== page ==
Author Jerry Stahl on Occupy Wall Street: Patriot Games
Listen: it’s not like anybody’s storming the gates (or gated communities) and yanking CEO’s out of their beds, impaling their skulls on stakes and lighting them on fire while marching through ghost-neighborhoods of foreclosed homes.
We’re occupying Wall Street. (Or whatever the Wall Street equivalent is in towns from Temecula to Brussels.)….
Admittedly, of course, Occupy is a loaded term.
Native Americans, for example, whose ancestors were booted - or conned - out of Manhattan, may feel like the current residents – rich, poor or rapidly extincting middle class - are all occupying the place. But that’s a different story for a different day. (Though absolutely valid, and a generally unspoken of source of national shame, any day of the week.) As I heard, not two days ago, discussed by a small claque of earnest and stand-up souls at Occupy LA, outside City Hall. I had not thought of this before; but ideas, and food, were free for the taking. And everyone availed themselves.
When Americans of the 99% Tribe say they are occupying a place, what they are really claiming is not the real estate (though real estate, often of the soaking, underwater variety, may be at the heart of their collective cri de coeur.) What’s being occupied is not an external place – or not just – but an internal one. The spot inside us where molten anger bubbles up to I-Played-By-The-Rules-And-I-Got Screwed righteous fury that the Goldman Sachs-y guys (or equivalent thereof) made their own rules and made out and blew the banks up in the process, then got paid again when they got bailed out, then got back on their feet and bonus-ed themselves all over again. With our money. After our team lost pensions and future and health care and all the rest. And until now, we have acted like there was no recourse but to take it.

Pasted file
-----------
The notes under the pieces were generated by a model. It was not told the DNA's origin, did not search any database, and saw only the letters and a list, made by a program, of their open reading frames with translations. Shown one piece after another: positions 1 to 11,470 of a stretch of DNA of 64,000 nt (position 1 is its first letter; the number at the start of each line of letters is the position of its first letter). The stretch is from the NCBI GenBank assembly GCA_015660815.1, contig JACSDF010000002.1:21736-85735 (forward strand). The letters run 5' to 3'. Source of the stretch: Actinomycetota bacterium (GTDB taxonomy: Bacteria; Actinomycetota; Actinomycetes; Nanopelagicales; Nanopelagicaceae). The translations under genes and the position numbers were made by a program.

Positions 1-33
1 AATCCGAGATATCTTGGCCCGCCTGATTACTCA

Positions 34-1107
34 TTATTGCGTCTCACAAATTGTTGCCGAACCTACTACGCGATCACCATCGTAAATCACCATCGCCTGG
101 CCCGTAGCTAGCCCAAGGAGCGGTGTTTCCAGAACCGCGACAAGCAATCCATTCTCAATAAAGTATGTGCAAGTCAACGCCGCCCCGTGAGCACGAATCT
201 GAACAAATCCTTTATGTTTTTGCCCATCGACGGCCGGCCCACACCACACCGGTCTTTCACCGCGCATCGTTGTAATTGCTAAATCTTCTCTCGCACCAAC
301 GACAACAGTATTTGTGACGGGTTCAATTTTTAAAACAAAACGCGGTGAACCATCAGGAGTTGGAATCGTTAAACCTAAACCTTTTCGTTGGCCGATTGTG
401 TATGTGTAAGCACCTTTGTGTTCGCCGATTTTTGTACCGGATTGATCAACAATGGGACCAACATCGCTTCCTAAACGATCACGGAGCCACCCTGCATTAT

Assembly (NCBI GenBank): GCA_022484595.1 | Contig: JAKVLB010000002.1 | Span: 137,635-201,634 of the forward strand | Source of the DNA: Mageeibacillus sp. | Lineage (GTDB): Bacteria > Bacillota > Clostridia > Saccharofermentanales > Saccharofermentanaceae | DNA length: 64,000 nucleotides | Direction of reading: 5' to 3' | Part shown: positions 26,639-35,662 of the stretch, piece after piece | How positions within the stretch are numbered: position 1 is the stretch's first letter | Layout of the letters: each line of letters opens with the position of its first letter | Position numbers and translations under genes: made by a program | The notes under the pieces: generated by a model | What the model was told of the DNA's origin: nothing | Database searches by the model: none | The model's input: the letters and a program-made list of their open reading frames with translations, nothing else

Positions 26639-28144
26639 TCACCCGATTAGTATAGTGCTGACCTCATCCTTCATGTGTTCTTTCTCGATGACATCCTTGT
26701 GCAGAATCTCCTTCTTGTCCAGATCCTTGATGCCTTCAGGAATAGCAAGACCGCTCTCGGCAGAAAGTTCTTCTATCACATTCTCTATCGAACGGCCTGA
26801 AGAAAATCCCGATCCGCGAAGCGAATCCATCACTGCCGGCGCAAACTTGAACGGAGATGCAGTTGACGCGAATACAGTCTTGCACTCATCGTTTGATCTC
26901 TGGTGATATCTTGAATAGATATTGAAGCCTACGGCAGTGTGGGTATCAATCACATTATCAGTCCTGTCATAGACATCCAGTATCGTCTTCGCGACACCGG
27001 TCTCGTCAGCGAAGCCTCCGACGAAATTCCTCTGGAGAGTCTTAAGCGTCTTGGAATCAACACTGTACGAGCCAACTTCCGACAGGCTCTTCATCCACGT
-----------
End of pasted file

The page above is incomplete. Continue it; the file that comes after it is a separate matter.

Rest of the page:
The generic Fox News-esque objection to Occupy? There is no coherency. Too many assorted beefs. Talk to fifteen full-timers, you’ll get fifteen reasons. Pissed off that more money is going to prisons than education? Come on down. Angry that America spends more on health care than anywhere in the world and all that money lands us a prestigious 37th place in mortality? See you there! Furious that you worked your a** off to get through college and can’t find a job filling burger orders because your pension-free grand-parents have filled all the slots?
Choose your poison and bring a tent.
It is of course, the peculiar beauty – and the genius – of this non-unified Movement Movement that alliances which otherwise might never engage are now engaging. Call it Cause Cross Pollination.
The other night, for example, outside LA City Hall, a representative from nearby Skid Row took his turn speaking during the general assembly. (Because the Homeless, after all, were living on the Street before it was cool.) The rule was two minutes or less. And after filling in the assembled patriots - a word I don’t use lightly; one, in fact, I don’t think I have ever used before, without irony, which I am not using now - the Skid Row speaker invited everybody to breakfast the next day at 6:30 at one of LA’s best-known shelters, the Midnight Mission.
And yes, to me this is the wet, palpitating heart of Occupy Wall Street.
Of Occupy The World.
The impromptu, part desperation/part rage/part idealism fueled Rising Up – or in this case, Showing up of Americans for the beautiful and long-forgotten cause of… America itself. Mister Rogers meets Thomas Payne. Which is great. And the ultimate, redemptive silver lining in the hell cloud created by the derivative-driven, un-regulated (with apologies to Ginsberg) Fiscal Moloch itself.
Okay then. This is what I believe: Citizens United may have transformed Corporations into People… And Occupy Wall Street – Occupy the World – has transformed people into Citizens. Into activists. And in the end – I would bet my personal 99 percenter savings on it – real citizenship will trump fake person-hood. And we will not just take back Wall Street.
We will take back ourselves.
Jerry Stahl is an American novelist and screenwriter, He is best known for his memoir of addiction Permanent Midnight.He is writing this post as part of the group, Occupy Writers, an eclectic assembly of more than 1300 writers including Jennifer Egan, Neil Gaiman, Jonathan Lethem, Francine Prose, Salman Rushdie, Lemony Snicket, Alice Walker, and others, who have come together to salute the imagination and creative element of Occupy Wall Street and the global Occupy Movement. Utilizing their web site Occupy Writersintends to publish narratives of those writers who have visited Occupy sites throughout the globe. By gathering stories and personal accounts, Occupy Writers aims to harness the power of literary America to create a counter media where people can find documentation about the movement.